If I was asked to name the top 5 (or even top 10) musical artists that mean the most to me I would find it incredibly hard to do. I’d spend days agonising over who to include and would want to change it immediately I’d finished. If I was asked to pick one band that would definitely be in the top 10 my first answer would probably be The Monkees.
Good Times! has been released to coincide with the band’s 50th anniversary and is their first release since Justus in 1996, and the first since the death of Davy Jones. These factors do lead to the very real likelihood of this being the last time we’ll get a new Monkees album. The very, very good news is that, if it is to be their last album, it is among the best of their career and one of the best albums released by anyone this year.
In common with their most successful albums of the late 60s, Good Times! features the pre-fab four on all the vocals and mixes them in with a team of top quality session musicians to produce the album. The album was produced by Adam Schlesinger of Fountains of Wayne, and his love for the band and the sounds of the 60s is evident throughout.
The title track kicks things off in great style and symbolises the album by mixing session work from 1968 with additional instrumentation from the contemporary band. Songwriter Harry Nillsons’ original vocal is mixed as a duet with fresh vocals from Mickey Dolenz (perhaps the most underrated singer of his era) and the scene is set for a fun-filled collection.
The album features a batch of songs written by songwriters from first time around (Nilsson, Neil Diamond Goffin & King, Boyce & Hart) alongside a song apiece from each of the surviving members. In addition to this a crop of contemporary artists provide a healthy handful of tracks for the record (although given that only Zach Rogue is an artist who arrived this century, and his song didn’t make the final album*,’ contemporary’ is a bit of a push).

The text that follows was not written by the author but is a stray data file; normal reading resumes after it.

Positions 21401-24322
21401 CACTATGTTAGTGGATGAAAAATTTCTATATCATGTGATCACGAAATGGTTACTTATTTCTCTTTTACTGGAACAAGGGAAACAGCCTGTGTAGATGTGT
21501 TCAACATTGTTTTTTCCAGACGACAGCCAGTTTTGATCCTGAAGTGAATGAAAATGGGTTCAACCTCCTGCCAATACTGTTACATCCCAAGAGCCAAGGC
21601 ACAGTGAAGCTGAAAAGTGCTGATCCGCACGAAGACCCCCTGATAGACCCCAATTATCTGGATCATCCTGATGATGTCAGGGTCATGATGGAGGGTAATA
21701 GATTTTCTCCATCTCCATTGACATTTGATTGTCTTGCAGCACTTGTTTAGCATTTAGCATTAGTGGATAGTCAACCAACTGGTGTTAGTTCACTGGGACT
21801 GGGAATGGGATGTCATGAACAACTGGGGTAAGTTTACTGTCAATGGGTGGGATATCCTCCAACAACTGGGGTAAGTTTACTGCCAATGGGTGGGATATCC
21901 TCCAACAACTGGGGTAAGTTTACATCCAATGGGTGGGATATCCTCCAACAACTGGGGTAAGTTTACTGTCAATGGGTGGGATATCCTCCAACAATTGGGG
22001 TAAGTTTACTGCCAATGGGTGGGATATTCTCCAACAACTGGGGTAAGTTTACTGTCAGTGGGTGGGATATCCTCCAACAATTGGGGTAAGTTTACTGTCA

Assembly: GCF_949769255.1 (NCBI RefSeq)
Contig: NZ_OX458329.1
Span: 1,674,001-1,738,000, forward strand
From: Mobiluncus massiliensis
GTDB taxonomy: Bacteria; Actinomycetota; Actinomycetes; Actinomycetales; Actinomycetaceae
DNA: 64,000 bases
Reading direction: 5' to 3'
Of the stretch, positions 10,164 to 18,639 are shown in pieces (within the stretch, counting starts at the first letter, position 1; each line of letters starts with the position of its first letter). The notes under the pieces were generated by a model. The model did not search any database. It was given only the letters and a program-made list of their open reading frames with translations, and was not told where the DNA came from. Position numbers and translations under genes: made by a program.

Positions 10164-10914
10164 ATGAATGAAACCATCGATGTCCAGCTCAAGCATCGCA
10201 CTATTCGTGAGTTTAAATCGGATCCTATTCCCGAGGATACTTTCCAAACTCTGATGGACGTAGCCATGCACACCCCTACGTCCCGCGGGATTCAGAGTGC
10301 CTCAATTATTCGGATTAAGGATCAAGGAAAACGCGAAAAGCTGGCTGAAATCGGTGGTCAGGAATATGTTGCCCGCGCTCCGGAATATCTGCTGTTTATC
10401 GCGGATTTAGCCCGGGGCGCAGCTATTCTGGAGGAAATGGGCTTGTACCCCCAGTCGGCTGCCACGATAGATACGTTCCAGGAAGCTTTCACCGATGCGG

The least successful of the new songs is by Noel Gallagher and Paul Weller and the knowing title ‘Birth of an Accidental Hipster’ is as clumsy as their attempts at a psychedelic pop mash-up. It isn’t a bad song, and the performances are great, but it doesn’t match the overall song-writing quality here. I also have issues with Noel Gallagher being included as a songwriter on the album, should someone who once derogatorily stated about Blur “People say we’re the Rolling Stones and that Blur are the Beatles. We’re the Stones and the Beatles. They’re the fucking Monkees!” be given the honour of writing for such a wonderful band?
The playing is superb throughout and Tork and/or Nesmith play on most of the tracks here. The session musicians capture the band’s classic sound perfectly, and there is a real magic to the tracks recorded across a 49-year period.
First and foremost this is a Monkees album, and each of the original members delivers great vocal performances here. Dolenz has the bulk of the tracks and sounds like he is enjoying every minute, Tork delivers what may be the definitive version of ‘Wasn’t Born To Follow’ and Nesmith takes the lead on Ben Gibbard’s ‘Me and Magdalena’ (which may well be the best song of the year so far). An updated session of a Davy Jones vocal gives the late-singer a presence on the album. It is a typically sweet tune and sits perfectly in the middle of the album, his distinct voice sounding great with Dolenz and Tork adding harmonies.
It is a wonderful album and one that I know I’ll return to again and again over the coming years. What is pretty unique and special about the record is that it manages to be one of the best albums of 2016, and also sound like one of the best albums of 1968.
By Dorian Rogers
*The tracks that didn’t make the album include one by Zach Rogue, a second Partridge song, a song written by Peter Tork’s brother and a different version of ‘Me and Magdalena’. These tracks are available variously on the digital release or through a few country specific releases. It would have been good for Rhino to have put a second disc of these tracks for the people who purchased the CD or vinyl on first release.